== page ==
Defense contractor plays down China's arms boost

By Chen Boyuan
0 Comment(s)Print E-mail, March 8, 2012
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A senior executive of China North Industries Group Corporation (Norinco), the country's largest defense equipment manufacturer, said China's boost in military spending "does not need excessive interpretation" as the sum still falls short of Western countries.

Yin Jiaxu is the Norinco's vice president and a Chongqing Municipality delegate to the 11th National People's Congress. [Photo by Chen Boyuan/]

Yin Jiaxu, Norinco's vice president and a Chongqing Municipality delegate to the 11th National People's Congress, said on Tuesday in Beijing that Norinco will continue to push forward the modernization of China's defense system, as per instructed in Premier Wen Jiabao's 2012 government work report delivered Monday.

In the report, Wen called for further military modernization and the access to first-class weaponry essential for the People's Liberation Army's (PLA) capabilities.

"National defense is the backbone of a country's integrity," said Yin. He said Norinco has always maintained the commitment of supporting China's defense industry and efforts to safeguard the country.

However, Yin said the spending increase will "first of all raise servicemen's living standards" and "making necessary supplement to the military's combat capabilities." He said China's military power still lags behind that of some Western countries.

In 2011, China's military expenditures represented 1.3 percent of the country's GDP, compared to over 2 percent for both the U.S. and the U.K.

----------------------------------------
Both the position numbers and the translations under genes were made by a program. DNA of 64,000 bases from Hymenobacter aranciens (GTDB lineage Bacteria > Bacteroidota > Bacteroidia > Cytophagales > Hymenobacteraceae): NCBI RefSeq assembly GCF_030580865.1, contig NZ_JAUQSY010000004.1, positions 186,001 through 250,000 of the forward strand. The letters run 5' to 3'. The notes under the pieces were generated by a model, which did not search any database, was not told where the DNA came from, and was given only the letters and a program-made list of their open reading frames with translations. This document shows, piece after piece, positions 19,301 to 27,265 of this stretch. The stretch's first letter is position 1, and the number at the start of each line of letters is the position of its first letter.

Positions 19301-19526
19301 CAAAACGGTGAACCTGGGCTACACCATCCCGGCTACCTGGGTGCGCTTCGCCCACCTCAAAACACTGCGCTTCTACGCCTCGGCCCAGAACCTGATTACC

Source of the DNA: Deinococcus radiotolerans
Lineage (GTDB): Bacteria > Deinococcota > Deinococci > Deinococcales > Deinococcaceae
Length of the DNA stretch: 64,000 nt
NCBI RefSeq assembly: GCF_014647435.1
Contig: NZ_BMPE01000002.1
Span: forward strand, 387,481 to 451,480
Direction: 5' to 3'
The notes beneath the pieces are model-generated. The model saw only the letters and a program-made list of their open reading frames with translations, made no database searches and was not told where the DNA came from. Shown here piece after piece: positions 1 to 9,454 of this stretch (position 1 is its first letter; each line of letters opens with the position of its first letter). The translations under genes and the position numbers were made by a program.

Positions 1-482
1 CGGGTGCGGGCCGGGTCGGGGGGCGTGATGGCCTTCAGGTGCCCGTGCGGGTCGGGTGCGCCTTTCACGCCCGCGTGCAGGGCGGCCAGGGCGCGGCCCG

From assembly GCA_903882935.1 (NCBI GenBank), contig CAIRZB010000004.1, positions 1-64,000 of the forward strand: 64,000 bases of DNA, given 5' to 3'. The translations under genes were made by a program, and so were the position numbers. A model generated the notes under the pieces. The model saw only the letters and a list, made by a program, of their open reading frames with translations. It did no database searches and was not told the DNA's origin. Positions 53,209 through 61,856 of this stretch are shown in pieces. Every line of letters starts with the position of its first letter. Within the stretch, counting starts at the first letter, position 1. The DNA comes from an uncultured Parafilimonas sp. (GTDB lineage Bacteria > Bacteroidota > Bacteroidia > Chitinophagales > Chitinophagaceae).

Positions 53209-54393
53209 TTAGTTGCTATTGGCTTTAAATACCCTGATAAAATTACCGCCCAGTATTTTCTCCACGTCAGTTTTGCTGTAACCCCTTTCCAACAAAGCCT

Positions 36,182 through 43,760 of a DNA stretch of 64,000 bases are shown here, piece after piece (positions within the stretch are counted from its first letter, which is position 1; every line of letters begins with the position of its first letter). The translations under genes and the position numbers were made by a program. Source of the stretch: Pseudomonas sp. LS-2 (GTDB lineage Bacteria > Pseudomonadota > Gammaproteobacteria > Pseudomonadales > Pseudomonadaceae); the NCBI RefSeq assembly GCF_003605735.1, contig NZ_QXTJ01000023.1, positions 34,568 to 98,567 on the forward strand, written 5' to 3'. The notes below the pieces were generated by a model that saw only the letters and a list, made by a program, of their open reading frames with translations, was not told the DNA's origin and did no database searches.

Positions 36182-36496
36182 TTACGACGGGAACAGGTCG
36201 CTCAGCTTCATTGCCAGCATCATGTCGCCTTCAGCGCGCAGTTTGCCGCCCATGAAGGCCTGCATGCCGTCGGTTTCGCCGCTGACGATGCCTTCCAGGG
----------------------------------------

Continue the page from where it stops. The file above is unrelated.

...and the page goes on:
"Norinco's business revenue reached 300 billion yuan (US$47.54 billion) in 2011, and we expect the figure to rise to 500 billion (US$79.23 billion) during the 12th Five-Year Plan (2011-15)," said Yin, referencing expansions to the country's emphasis on national defense.

China plans to increase its defense budget to 670 billion yuan (US$106.4 billion) in 2012, an 11.5 percent rise year-on-year.

The increased budget will also help to upgrade China's weapon system so as to "cope with information warfare and potential future regional warfare," said Yin, adding that designing and manufacturing sophisticated weapons is a top priority task for China as well as Norinco.

He said because China has vast territories, and maintaining an effective defensive force is essential to "safeguard China's economy." Despite the rate of increase in its military spending in double digits, Yin said the base number is still small, so the "increase wasn't substantial, and doesn't need excessive interpretation."

In addition to military equipments, Norinco also produces products for civilians. As is with most weapons manufacturers, peacetime overcapacity one of Norinco's major concerns.

"The peaceful use of military technology has been one of Norinco's major dedications," Yin said. "Especially during peacetime," because despite its unique, ordnance manufacturer isn't exempted of market competition.

Contrary to popular belief, ordnance makers in China still must bid for government contracts, said Yin. He explained that China does not publish information in this regard due to confidentiality implications. "But companies need to obtain system certification before they can join the biddings. It's similar to the U.S. practices."

The bidding system will only help ensure technology advancement, said Yin, who has noted in certain fields, China's military technology is "neck to neck" with the world's best.

Nevertheless, Yin said China's advancements in its military spending and technologies are for defensive purposes, and not to participate in any kind of "arms race."

"The Central Military Commission and the State Council have both forbidden any of weapons makers from joining any arm race; the former Soviet Union was an example [of the consequences]."


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